Artful dodgers

National Security

The Centre’s meeting with chief ministers on the Maoist threat was a damp squib. It was boycotted by Jayalalitha and Mamata Bannerjee and near-rubbished by several of those who attended. Low politics triumphed.

The diluted proposal for a National Counter-Terrorism Centre to coordinate all intelligence and operational planning was turned down as diluting federalism, a bogey, and on grounds of creating new institutions instead of consolidating institutions already on the ground, an argument that is partly true. In any event, the NCTC is necessary and its absence could aggravate future vulnerabilities. 

The prime minister had little to say and the home minister, even if in passing, shifted attention to efforts to revive the Khalistani cause with assistance from across the border.
The emphasis was expectedly on the law and order aspect after the recent Moist carnage in Bastar. Little was said on development strategies and nothing at all about the gaping hole in the critical constitutional framework created by the virtual abrogation of the Fifth Schedule. This brazen indifference towards constitutional practice without debate or amendment is undermining the State and poses a clear and present danger to good governance. The Centre has abdicated its responsibility and the prime minister, having set up a National Tribal Council, has chosen not to activate it for over a year. The tribal affairs ministry has been side lined and the minster shabbily snubbed by all and sundry.

The Centre has also allowed the Telengana issues to drift despite repeated assurances of intent that have led those demanding its formation up the garden path. The fear is that grant of Telengana will trigger similar demands to many of which Centre and other parties are committed in principle. But this was always obvious and, if so, why make categorical electoral promises and raise false expectations, not once but repeatedly. Yes, there are complex issues involved but indecision is not governance. The argument that Hyderabad is a prize to which other regions of the unified state lay claim, is perverse. It was Nehru’s obduracy over keeping Bombay out of Maharashtra in 1958 that makes the Shiv Sena parochially root for reserving Maharashtra for the ‘Maratha manoos.’

Small states (with smaller districts and blocks) are desirable from the point of view of techno-economic management,enhanced popular participation and accountability. There are other mechanisms through which inter-state and intra-sectoral coordination can be fostered.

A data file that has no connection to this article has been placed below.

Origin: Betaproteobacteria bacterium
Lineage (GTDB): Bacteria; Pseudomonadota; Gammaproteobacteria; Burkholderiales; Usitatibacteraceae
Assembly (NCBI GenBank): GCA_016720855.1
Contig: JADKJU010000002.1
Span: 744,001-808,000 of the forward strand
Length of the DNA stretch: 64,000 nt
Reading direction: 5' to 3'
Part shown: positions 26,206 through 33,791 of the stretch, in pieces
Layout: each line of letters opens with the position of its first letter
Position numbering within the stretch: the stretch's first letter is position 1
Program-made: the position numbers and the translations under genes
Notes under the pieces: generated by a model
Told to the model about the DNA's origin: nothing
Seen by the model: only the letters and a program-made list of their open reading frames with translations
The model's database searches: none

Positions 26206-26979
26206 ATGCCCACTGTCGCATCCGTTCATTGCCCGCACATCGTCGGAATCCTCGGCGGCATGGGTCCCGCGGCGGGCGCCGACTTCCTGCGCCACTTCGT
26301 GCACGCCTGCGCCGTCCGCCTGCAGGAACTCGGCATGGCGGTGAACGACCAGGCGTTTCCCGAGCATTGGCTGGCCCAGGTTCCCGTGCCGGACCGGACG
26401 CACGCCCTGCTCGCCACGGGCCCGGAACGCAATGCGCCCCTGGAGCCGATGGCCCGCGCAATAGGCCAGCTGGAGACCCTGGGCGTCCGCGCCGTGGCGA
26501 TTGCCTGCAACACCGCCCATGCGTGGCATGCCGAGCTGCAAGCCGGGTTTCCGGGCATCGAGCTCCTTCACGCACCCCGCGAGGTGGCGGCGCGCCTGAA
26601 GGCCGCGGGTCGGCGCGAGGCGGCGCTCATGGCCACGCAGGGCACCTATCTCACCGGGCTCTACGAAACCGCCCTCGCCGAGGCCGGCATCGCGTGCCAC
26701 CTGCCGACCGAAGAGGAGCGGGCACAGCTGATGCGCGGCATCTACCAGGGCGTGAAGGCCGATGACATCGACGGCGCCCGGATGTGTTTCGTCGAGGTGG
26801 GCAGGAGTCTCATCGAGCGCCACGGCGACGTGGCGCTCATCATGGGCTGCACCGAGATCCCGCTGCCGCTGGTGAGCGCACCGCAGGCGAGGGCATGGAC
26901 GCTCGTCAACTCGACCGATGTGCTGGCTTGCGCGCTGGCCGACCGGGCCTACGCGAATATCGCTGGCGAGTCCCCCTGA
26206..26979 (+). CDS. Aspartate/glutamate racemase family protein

It is not the Congress alone that may be faulted for lowering standards. The BCCI scandal has shown how low sport has sunk at the hands of unscrupulous elements – underworld dons, bookies, greedy players and devious managers. Cricket, as much else, has become commerce and got highly politicised with sporting managements being cornered by ministers and politicians on long-term or even lifetime ‘contracts’ through cabals and cosy cartels who use these positions of vantage as a perch for patronage and to ‘manage’ the show rather than for any good they do.

Temporary leave

This kind of insider trading must stop and such positions should be designated offices of profit that would debar ministers, MPs and MLAs from holding them. The former BCCI chief had the gall to hang on when he had lost all moral right to do so and then set magisterial conditions for his temporary leave of absence which were conceded. And he has been momentarily replaced by his predecessor who had early left under a cloud in controversial circumstances. What have we come to!

Politicians make all manner of extravagant and totally self-serving demands, the latest being a shameless move to grant Karnataka MLAs private club membership! The CIC may have pushed the envelope in describing political parties as “political associations” in view of certain monetary favours and demanding that they be accordingly brought under its jurisdiction to compel disclosure of their funding and accounts. The MPLADS and State Assembly equivalent are a case in point. Every single party has protested in pious horror, as exposure would expose a good deal of sleaze. They protest too much, as they unanimously did on the most petty and pathetic grounds when it was ordained that electoral contestants file a declaration of assets. What has been notable since is that these assets seem to multiply magically in the case of quite a few as soon as they are elected honourable members.

The CIC may be a clumsy or inappropriate route to discipline parties. The real lacuna is the absence of any definition of a political party in the Constitution. Given that, laws could be enacted to govern their duties and responsibilities such as membership, inner party elections, sources of funding, auditing of finances, investments and so on. All this is presently completely opaque. The defection law and procedures for allotment of symbols to ‘recognised’ parties are often touted but are utterly irrelevant in the context of defining and regulating political parties. It is therefore time to press for such a constitutional amendment in order to curb party-political and electoral graft which is a major font of corruption. Who will bell the cat? There is no substitute for relentless public pressure.

One welcome event this last week was the laying of the foundation stone of the National Defence University in Gurgaon, 14 years after it was recommended by the Kargil Review Committee and some years after it was formally approved. The NDU will fill a gap in strategic thinking and understanding in the country but only if we restore geography as an important academic discipline and lower the totally nonsensical bar on classification of information and maps. These barriers have seriously undermined the nation’s geo-political, geo-strategic and cartographic sense and sensibility.

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